Do yoga. Yoga is particularly effective for anti-aging, says physician Mary Monroe-Rodman of Woodland, California, because many of the postures require balancing, which stimulates the circuitry in the brain. "I recommend yoga to anyone who's concerned about memory, energy, or just healthy aging in general," says Monroe-Rodman. "I take yoga myself, and if I miss a class I feel the difference."
Take fish oil supplements. The omega-3 fatty acids DHA and EPA in fish oil provide one of the best ways to halt all types of physical and mental decline, experts say, because they prevent aging at the cellular level. In fact, interview doctors about what they do themselves to combat aging and they answer: 3 grams of fish oil a day. Think of omega-3 fatty acids as a way to inoculate your body against stress, says Nicholas Perricone, physician and author of The Perricone Promise (Warner Books, 2004). One 2010 study found that omega-3 fatty acids in fish oil actually prevent DNA from unraveling -- which means you're stopping the aging process where it starts. And consumer tests show supplements don't contain significant levels of mercury, a danger with fish itself.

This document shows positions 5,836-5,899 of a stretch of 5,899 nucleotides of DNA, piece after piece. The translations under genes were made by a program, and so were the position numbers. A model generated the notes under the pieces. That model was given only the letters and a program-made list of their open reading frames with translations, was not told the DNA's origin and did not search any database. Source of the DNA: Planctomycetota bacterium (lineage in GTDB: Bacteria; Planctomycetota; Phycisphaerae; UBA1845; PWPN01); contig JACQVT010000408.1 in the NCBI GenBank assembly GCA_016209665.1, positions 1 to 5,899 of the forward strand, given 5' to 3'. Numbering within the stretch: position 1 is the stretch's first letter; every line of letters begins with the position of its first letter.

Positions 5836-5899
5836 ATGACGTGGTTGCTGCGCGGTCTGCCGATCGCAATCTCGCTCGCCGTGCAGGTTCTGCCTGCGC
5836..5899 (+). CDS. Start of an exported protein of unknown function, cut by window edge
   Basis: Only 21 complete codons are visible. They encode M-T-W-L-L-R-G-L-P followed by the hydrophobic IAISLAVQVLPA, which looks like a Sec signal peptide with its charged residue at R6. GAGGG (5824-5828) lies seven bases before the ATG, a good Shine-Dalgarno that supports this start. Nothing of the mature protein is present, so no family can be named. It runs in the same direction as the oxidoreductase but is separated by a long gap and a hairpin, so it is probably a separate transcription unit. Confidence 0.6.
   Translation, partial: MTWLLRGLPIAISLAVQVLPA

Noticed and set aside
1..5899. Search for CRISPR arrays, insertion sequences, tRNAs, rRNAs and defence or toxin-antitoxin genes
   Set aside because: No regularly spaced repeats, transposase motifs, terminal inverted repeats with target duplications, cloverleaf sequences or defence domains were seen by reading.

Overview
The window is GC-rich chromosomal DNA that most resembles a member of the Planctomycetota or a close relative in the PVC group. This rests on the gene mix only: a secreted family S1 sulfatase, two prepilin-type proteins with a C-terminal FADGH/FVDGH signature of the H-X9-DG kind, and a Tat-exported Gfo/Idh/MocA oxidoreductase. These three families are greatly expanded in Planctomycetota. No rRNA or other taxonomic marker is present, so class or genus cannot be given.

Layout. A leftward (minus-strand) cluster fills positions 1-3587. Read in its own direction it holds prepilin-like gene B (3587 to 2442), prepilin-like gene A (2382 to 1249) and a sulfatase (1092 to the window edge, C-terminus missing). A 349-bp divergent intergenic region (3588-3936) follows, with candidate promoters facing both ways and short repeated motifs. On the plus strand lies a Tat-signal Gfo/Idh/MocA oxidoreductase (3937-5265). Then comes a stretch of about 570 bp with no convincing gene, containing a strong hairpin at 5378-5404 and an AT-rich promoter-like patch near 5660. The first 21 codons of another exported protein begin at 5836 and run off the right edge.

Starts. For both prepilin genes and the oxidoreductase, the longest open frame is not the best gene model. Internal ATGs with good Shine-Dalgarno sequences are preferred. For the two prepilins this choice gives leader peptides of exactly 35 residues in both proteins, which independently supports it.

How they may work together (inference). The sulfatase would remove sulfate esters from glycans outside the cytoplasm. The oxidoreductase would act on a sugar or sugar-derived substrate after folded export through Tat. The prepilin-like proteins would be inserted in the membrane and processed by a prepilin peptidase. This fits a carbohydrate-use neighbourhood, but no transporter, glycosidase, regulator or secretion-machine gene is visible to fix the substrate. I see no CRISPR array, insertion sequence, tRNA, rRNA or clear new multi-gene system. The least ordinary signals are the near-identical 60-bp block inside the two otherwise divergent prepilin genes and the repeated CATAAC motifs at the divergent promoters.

Lift weights. The gym may seem like foreign territory as you edge past 50, but it would be a mistake to cede the weight room to the gym rats. Weight training builds lean muscle, one of the best ways to stave off the weight gain that's so common later in life. In fact, studies show that the more lean muscle you have, the easier time you have losing weight -- without cutting calories. Resistance training is also a key way to prevent osteoporosis. By sending a signal to your bones that you need them to stay strong, resistance training stimulates the remineralization of bone tissue.
Feel More Energetic
Get your thyroid checked. If you feel like your body and brain are stuck in low gear all the time, see your doctor and request a thyroid test. The thyroid regulates the entire metabolic system of the body, so when it's out of whack the result can be weight gain, loss of energy and libido, and depression. The most common test used is the TSH test, but if your results come back normal, you can also request the T4 test, which some experts consider more sensitive and accurate.